Otis M. Smith, 72, the first black to serve on the...

DEATH ELSEWHERE

July 01, 1994

Otis M. Smith, 72, the first black to serve on the Michigan Supreme Court and the first to be named a corporate officer of General Motors Corp., died in his sleep at his home in Detroit Wednesday after a four-year bout with prostate cancer. He retired from GM in 1984 as vice president and general counsel. He became one of the highest-ranking blacks in corporate America when Thomas Murphy, GM's chairman, appointed him the automaker's top lawyer in 1977. At the time, the corporation was under attack on several legal and regulatory fronts, including accusations of tax fraud and lawsuits by consumers angry about the substitution of engines from one car division in models from another GM division. "I don't ignore the obvious," Mr. Smith said at the time of his appointment as general counsel, "but I like to think color didn't play a part." He started his legal career as an assistant prosecutor in Flint, Mich. He came to statewide attention in 1957 when he was appointed to the Public Service Commission by Gov. G. Mennen Williams. He served as chairman of the commission from 1957 to 1959, auditor general of Michigan from 1959 to 1961 and a justice of the Supreme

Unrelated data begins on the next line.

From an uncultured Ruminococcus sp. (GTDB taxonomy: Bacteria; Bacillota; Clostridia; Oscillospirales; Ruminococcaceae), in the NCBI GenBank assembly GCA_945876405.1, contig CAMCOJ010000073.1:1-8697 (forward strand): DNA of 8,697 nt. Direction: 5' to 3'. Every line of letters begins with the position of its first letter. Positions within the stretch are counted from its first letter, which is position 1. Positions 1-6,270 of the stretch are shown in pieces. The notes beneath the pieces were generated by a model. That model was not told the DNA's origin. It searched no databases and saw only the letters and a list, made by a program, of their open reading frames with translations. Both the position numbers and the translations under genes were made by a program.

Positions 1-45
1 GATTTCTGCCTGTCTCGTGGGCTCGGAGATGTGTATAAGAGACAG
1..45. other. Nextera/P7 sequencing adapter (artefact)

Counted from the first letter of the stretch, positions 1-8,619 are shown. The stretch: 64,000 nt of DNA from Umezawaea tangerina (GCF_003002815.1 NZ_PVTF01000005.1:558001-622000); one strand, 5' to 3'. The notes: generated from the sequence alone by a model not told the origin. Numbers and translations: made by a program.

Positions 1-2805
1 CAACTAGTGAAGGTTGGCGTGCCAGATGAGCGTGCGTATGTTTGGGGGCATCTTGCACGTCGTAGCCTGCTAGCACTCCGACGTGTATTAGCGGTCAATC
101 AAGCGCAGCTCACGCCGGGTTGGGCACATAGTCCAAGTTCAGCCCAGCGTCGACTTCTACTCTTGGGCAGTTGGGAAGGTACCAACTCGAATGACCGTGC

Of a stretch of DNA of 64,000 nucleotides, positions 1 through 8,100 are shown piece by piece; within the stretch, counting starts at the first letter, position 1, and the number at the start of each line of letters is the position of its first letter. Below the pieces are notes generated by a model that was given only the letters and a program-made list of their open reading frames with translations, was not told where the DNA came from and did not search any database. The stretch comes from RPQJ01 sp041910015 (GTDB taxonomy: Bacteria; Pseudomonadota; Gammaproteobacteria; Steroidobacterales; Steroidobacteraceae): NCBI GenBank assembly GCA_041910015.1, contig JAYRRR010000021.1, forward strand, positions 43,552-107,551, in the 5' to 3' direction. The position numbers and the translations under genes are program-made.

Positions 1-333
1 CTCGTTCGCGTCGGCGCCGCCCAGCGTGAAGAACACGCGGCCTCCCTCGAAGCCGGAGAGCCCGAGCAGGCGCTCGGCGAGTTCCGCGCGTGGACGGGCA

Court of Michigan from 1961 to 1966. After that, he joined the GM legal staff.

Dr. Charles Moertel, 66, a giant in the field of cancer research at the Mayo Clinic, died Monday at his Rochester, Minn., home after a lengthy illness. "If there's a leader in the history of the Mayo Clinic, he's one of those people," said his eldest son, Charles, of Ann Arbor, Mich. Dr. Charles O'Connell, chairman of the Mayo Clinic's oncology department and a longtime colleague, said Dr. Moertel's reputation was international in scope. "He had a passionate desire to perform clinical studies with the intent to improve the quality of life and survival rates for cancer patients," Dr. O'Connell said. "If the innovations he developed were applied to all patients in the country who develop colo-rectal cancer, more than 10,000 lives would be saved annually." Dr. Moertel was a frequent critic of drug company pricing practices that made treating cancer more expensive and was a foe of researchers who made claims unsupported by research data.

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